The principles that rule this blog

Principles that will govern my thoughts as I express them here (from my opening statement):


  • Freedom of the individual should be as total as possible, limited only by the fact that nobody should be free to cause physical injury to another, or to deprive another person of his freedoms.
  • Government is necessary primarily to provide those services that private enterprise won't, or won't at a price that people can afford.
  • No person has a right to have his own beliefs on religious, moral, political, or other controversial issues imposed on others who do not share those beliefs.

I believe that Abraham Lincoln expressed it very well:

“The legitimate object of government is to do for a community of people whatever they need to have done, but cannot do, at all, or cannot
so well do, for themselves — in their separate, individual capacities.”


Comments will be invited, and I will attempt to reply to any comments that are offered in a serious and non-abusive manner. However, I will not tolerate abusive or profane language (my reasoning is that this is my blog, and so I can control it; I wouldn't interfere with your using such language on your own!)

If anyone finds an opinion that I express to be contrary to my principles, they are welcome to point this out. I hope that I can make a rational case for my comments. Because, in fact, one label I'll happily accept is rationalist.

Sunday, June 07, 2015

Why so many?

There certainly seem to be a lot of Republicans contending for next year's nomination for the Presidency. Some people are expecting as many as twenty to declare, and already there are so many it's hard to keep track. While the polls seem to give the edge to either Scott Walker or Jeb Bush, a lot can happen between now and next year's convention. But why so many? I can't recall there ever being such a large field of contenders.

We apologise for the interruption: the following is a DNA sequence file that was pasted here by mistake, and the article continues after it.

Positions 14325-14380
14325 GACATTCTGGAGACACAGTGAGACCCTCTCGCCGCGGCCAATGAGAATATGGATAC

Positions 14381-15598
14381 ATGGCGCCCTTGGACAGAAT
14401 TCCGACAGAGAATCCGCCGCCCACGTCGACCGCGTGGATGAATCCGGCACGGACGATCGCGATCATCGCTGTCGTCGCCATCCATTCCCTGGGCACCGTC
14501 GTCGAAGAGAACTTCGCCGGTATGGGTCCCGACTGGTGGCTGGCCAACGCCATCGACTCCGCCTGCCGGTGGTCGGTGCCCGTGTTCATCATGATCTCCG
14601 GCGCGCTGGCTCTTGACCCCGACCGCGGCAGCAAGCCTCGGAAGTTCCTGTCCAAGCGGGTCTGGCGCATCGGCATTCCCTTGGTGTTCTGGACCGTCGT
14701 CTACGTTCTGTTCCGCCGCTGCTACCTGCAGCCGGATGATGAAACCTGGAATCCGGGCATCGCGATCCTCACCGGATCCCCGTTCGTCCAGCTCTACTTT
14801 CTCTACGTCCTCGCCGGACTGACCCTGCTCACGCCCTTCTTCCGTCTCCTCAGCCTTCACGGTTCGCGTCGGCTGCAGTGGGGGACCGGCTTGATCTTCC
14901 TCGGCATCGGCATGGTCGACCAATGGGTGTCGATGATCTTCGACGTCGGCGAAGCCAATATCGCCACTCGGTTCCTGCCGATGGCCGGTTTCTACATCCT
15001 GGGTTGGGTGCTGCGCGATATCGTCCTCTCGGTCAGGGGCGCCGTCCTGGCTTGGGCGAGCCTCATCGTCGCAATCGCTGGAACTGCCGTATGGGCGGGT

It's not that hard to figure out. Barack Obama has become one of the most unpopular Presidents in history. While a popular President can anoint a successor (witness the fact that Ronald Reagan was able to pull in enough voters to the Republican side to elect George H. W. Bush, even though Bush was not a very charismatic campaigner), an unpopular President serves to recruit votes to the opposite side. Many people will be voting Republican just to say we need a change from Obama. So a prospective Republican nominee has a good chance to win the Presidency in 2016.

And that's a good thing. It is really necessary to undo the damage that the years of Obama's Presidency have caused — to our economy, to our foreign standing, and in other ways. And certainly Hillary Clinton would not undo that damage; her proposals in the health care area, for example, out-Obama'd Obamacare. (As a candidate, Obama opposed — and Clinton proposed — some features that are the most objectionable in Obamacare, like the mandates.)

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